All characters and such henceforth-fictional things are property of Jim Butcher, who is an amazing writer, and whom without I could not be writing this.
We stared at each other from across the table in the interrogation room. The man across from me was Gentleman Johnny Marcone, head of the crime world in Chicago.
We happened to be negotiating a deal about a recent supernatural murder case I'd been working. Obviously, Marcone wasn't too thrilled with my involvement, but that was okay. We had a mutual loathing and distrust of one another, Marcone and I. Our clashing seemed to be inevitable.
I gripped the table with my gloved hand. "I told you John, that's not going to work for me. The Fairie Courts aren't going to like getting the blame for a murder that one of your thugs screwed up on."
"Very well, Mister Dresden. I don't suppose that the Chicago Police Department would look kindly on your friend Sergeant Murphy taking the blame either; she was nearby when it happened, after all." Marcone smirked his shark-like little smirk. His faded dollar-green eyes sparkled under the light from the interrogation lamp.
I gritted my teeth in frustration. "No, leave her out of this."
"So be it. I guess the blame will have to fall on you then, Dresden."
"Oh really? How's that?" I reigned in the magic I was planning on hitting Marcone with. Letting my anger subside, I released my magic. As much as I hated Marcone we had an understanding, no killing each other at the interrogation table.
"Someone has to take the blame for Miss Negatives murder and it won't be me." Marcone explained, with a cold air of arrogance about him.
"Yes, you wouldn't want to tarnish that great reputation of yours now, would you?" I sneered.
"What you insolent fool?"
"Ah, I see your sense of humor hasn't developed since adolescence." Marcone stated.
"Keeps me young." I glared at him.
"So," I mocked. "We haven't resolved our little issue, John." Suddenly, Marcone reached into his jacket and pulled out his gun quicker than I could blink.
"I thought I made my opinion on this matter perfectly clear. Should we go over it again Dresden?" Marcone asked, pulling back the hammer on his gun slowly, and pointing it at my head.
"The fairies won't be getting the blame for this, John. I don't need to owe them any more favors, and I certainly don't owe you anything." I glared at him with what I hoped was a deadly stare. It was hard to be threatening or authoritative with a gun pointed at my head, especially a gun held by the head-honcho of Chicago crime.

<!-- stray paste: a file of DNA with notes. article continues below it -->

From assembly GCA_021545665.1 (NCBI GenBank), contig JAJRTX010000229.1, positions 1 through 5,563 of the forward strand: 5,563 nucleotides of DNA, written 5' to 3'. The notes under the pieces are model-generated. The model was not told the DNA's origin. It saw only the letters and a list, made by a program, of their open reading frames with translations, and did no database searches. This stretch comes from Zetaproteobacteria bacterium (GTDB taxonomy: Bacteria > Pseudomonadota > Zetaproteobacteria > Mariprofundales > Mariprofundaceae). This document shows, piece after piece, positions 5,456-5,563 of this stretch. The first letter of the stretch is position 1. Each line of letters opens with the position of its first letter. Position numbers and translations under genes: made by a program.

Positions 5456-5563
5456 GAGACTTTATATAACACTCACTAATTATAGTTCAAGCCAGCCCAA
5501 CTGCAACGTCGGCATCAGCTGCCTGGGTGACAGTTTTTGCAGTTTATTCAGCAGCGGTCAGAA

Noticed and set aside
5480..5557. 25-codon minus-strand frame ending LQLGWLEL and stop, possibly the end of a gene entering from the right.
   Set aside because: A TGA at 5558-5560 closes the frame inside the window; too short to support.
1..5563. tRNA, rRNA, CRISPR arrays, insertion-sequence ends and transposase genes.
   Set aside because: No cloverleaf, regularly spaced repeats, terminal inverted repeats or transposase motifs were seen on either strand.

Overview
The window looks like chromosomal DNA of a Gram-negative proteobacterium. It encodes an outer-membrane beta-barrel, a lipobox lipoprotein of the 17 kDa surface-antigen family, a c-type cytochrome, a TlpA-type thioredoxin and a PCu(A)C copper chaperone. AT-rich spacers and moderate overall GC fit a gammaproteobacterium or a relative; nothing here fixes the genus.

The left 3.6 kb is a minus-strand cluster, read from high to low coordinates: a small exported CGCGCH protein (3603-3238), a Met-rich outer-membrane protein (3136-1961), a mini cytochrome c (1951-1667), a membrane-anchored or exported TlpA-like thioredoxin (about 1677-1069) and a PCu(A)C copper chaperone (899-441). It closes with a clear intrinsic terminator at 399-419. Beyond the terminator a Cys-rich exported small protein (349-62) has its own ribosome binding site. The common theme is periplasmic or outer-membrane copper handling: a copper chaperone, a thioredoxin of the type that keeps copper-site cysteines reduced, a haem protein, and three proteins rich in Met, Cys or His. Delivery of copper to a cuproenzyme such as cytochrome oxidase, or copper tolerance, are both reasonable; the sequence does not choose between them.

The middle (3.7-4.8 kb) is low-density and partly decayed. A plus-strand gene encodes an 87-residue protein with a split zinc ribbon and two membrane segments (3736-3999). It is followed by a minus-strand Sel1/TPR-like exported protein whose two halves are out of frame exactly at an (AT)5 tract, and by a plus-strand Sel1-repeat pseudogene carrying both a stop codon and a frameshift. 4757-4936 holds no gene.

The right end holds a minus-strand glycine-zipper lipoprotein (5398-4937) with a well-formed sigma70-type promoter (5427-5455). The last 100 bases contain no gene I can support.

"This murder will not be pinned on myself or my men, is that understood?" Marcone's hand held the gun perfectly steady.
"I wont take the blame for it either John, and neither will the magical community." I gripped my staff inside the pocket of my duster. Marcone's expression was set like cement, stone cold and unreadable.
"How do you propose we settle this then? I don't think the police department will look kindly on finding two corpses in their interrogation room."
"Well John, to tell you the truth, if I had to choose between dealing with you or dealing with manic Fairie Queens with weapons of mass destruction; I'd choose the Fairie Queens." I grinned. Marcone's steady hold on the gun wavered, and I tried not to gulp audibly.
"You infuriate me Mister Dresden."
"The feeling's mutual John."
We stared each other down for a minute or two, never looking each other directly in the eyes. Marcone's finger slid onto the trigger. I counted down the next moment in my head, one, always keeping a wary eye on Marcone, two, wait for it, three.
Suddenly, the heavy interrogation room door burst open. Sergeant Murphy stood in the doorway, her blonde hair flew back from her face; her blue eyes were fierce.
"Freeze!" Murphy commanded, pointing her own gun at Marcone. "Drop your weapon!" The gun clattered to the oak tabletop loudly. "Hands behind your back!" She barked orders. Marcone obeyed them reluctantly.
"I'm sorry Sergeant, but what exactly are the charges?" Marcone asked, his tone arrogant.
"Illegal possession of a weapon. I assume that you don't have a permit for that gun, and taking an unarmed man prisoner in a police interrogation room." Murphy clicked handcuffs on Marcone's wrists harshly, and dragged him up roughly from his chair. "I'd read you your rights, but I'm sure you've memorized them by now Mr. Marcone." Sergeant Murphy led the gangster to the door, where another officer was waiting to take him into custody.
Marcone turned back for a second to glare at me. "This isn't over Dresden, far from it."
I smirked at him. "Have your people call my people."
"Lieutenant Stallings will take it from here." Sergeant Murphy said, handing Marcone off to the waiting officer.
I waved goodbye. Then, I released my magic slowly, letting go of my tight grip on my staff. I turned to the lingering Sergeant and sighed. Murphy looked less fierce than she had a moment ago, but she still held herself with strong, cop-like authority.
"Thanks." I muttered.
"No problem. I'm a cop, it's my job."
"Well thanks." I smiled.
"Yup, what're friends for?" She nodded. "I saw everything through the two-way glass. It was pretty intense there for a while."
"Nothing I couldn't handle."
We walked towards the door. Murphy went out first; I stopped in the doorway, staring back into the empty room.
"You coming Dresden? You better hurry before those evil Fairie Queens decide to act on that 'manic weapons of mass destruction' remark you made."
"Yeah." I mumbled, shutting the door behind me. Another door closed on another case, for now.